And unfortunately for Tronox and National Titanium Dioxide Company (a.k.a. Cristal), the two pigment makers, a recent ruling from the D.C. District Court doesn't bode well. The FTC sought injunctive relief to prevent the merger from going forward because it had already been approved in the EU, China, Saudi Arabia, and elsewhere, and the company was proceeding to consummate. The district court agreed with the FTC and approved the injunction pending the full resolution of the FTC's own pending approval process for the merger.

Theranos Is Finally Shutting Down

The latest news in the Theranos saga is not good news for the remaining shareholders, nor the outstanding creditors.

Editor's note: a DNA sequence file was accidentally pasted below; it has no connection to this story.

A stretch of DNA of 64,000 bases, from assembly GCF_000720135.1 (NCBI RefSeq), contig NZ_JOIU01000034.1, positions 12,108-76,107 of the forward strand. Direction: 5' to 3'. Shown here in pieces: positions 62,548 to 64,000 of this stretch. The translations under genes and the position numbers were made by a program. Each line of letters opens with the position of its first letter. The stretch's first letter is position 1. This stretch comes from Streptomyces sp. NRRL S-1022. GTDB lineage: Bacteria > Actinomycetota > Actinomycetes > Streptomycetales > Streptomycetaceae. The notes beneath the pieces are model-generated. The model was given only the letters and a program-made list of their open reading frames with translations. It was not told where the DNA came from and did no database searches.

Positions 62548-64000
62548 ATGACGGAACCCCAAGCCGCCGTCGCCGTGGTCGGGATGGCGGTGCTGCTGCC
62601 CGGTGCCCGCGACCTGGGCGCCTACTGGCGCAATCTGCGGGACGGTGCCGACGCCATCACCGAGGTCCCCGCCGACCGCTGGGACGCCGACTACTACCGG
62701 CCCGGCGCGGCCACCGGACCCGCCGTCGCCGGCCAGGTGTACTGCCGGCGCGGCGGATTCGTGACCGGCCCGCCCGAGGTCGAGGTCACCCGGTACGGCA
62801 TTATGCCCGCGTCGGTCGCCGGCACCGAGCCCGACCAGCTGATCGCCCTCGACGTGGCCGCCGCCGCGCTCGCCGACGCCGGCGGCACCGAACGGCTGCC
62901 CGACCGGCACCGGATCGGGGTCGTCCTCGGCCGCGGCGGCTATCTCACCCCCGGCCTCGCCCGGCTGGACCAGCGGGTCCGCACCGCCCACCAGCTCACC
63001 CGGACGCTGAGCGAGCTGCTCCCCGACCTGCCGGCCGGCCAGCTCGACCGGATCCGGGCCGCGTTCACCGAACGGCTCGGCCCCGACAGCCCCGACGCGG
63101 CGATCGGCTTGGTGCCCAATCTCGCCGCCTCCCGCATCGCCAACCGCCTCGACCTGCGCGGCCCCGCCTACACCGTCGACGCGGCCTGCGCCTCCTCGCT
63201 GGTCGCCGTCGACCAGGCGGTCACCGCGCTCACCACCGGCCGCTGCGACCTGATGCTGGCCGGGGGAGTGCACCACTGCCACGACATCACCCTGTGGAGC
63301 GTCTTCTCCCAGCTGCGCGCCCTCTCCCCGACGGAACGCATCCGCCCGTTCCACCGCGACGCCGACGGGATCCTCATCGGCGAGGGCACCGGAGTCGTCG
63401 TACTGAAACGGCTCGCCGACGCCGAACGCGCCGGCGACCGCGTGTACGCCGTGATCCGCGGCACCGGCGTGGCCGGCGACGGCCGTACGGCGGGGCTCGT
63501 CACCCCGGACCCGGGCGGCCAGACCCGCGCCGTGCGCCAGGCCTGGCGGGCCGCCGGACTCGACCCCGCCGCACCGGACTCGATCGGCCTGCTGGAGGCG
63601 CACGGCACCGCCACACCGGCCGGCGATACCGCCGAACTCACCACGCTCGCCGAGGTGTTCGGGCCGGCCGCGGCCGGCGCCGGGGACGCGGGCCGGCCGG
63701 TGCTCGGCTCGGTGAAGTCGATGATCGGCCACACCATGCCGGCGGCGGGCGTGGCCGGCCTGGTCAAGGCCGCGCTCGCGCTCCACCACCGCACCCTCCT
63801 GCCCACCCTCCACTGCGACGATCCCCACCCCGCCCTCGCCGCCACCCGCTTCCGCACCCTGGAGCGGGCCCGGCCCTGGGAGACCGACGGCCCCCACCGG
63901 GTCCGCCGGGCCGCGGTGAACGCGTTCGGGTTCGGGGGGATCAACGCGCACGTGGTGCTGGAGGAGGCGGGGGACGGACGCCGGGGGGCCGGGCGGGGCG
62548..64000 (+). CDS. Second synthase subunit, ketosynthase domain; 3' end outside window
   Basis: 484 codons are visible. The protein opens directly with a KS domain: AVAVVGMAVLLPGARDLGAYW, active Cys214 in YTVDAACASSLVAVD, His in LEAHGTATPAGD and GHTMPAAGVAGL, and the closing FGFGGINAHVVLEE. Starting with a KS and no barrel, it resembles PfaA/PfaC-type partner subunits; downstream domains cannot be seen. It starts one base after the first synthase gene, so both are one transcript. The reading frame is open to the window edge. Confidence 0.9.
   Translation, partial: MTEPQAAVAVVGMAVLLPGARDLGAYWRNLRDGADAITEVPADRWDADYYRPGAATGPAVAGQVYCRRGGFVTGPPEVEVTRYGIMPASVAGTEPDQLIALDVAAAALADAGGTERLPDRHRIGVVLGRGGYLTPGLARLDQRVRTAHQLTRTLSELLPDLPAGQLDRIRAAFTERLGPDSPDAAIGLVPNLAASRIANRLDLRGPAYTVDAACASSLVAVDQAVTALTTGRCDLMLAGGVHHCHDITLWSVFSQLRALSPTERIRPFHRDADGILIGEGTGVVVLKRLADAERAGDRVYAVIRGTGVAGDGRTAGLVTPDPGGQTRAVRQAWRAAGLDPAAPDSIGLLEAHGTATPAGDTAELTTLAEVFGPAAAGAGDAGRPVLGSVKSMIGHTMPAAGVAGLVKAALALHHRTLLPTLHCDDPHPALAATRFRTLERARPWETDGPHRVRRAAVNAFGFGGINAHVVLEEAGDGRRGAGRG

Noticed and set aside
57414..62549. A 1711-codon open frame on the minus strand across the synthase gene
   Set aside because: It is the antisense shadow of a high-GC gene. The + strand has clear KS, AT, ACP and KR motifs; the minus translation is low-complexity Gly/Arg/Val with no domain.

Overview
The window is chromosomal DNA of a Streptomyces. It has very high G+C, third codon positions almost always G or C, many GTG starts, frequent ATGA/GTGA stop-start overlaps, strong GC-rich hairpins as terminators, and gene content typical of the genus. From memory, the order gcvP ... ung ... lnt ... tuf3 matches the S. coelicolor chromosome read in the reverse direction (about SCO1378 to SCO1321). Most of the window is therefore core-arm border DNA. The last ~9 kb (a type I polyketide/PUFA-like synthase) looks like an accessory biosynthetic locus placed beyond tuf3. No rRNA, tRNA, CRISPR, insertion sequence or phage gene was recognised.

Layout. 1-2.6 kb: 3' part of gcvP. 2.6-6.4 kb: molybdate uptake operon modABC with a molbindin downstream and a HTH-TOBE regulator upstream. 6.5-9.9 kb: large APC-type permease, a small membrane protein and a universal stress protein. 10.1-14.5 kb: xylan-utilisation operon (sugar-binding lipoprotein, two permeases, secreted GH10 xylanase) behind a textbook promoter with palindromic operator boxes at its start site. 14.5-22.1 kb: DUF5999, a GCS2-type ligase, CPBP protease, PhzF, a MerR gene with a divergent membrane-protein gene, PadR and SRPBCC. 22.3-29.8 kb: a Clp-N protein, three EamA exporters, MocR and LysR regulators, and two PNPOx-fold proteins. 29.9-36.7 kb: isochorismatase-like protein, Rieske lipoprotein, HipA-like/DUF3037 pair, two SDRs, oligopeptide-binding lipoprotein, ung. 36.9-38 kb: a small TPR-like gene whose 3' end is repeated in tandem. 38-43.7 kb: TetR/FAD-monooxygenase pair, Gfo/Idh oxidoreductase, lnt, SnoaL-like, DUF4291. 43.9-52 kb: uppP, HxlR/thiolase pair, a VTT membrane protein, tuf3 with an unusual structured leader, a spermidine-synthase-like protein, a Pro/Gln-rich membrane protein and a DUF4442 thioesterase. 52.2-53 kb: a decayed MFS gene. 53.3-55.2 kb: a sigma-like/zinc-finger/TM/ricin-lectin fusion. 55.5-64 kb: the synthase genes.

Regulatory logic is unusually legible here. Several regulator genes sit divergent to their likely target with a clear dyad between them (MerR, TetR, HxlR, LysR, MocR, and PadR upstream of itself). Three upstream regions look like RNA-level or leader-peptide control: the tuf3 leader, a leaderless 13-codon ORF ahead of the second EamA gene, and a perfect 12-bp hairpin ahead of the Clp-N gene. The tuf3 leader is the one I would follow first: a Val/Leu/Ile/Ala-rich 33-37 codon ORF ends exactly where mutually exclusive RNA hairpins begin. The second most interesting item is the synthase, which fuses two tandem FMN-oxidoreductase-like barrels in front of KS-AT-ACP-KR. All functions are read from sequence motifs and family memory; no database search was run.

In short, the company is finally winding down, with nearly all remaining employees being laid off at the end of last month. And with more debt than assets and cash, it looks like shareholders won't be getting anything back. The company is reportedly down to $5 million in cash, which isn't nearly enough to cover its debts.

The #MeToo charge CBS CEO Leslie Moonves is facing appears to have spawned a shareholder lawsuit against him and CBS for withholding information from an SEC filing relating to the recent allegations.

One shareholder has filed the class action, specifically citing a 2014 proxy statement that CBS filed with the SEC. That statement explained that the company directors were required to certify compliance with a harassment and bias free workplace, among other commitments. And given the allegations against Moonves, the case seeks to represent the class of shareholders who purchased stock after the 2014 statement.

3 Reasons Cryptocurrencies Fail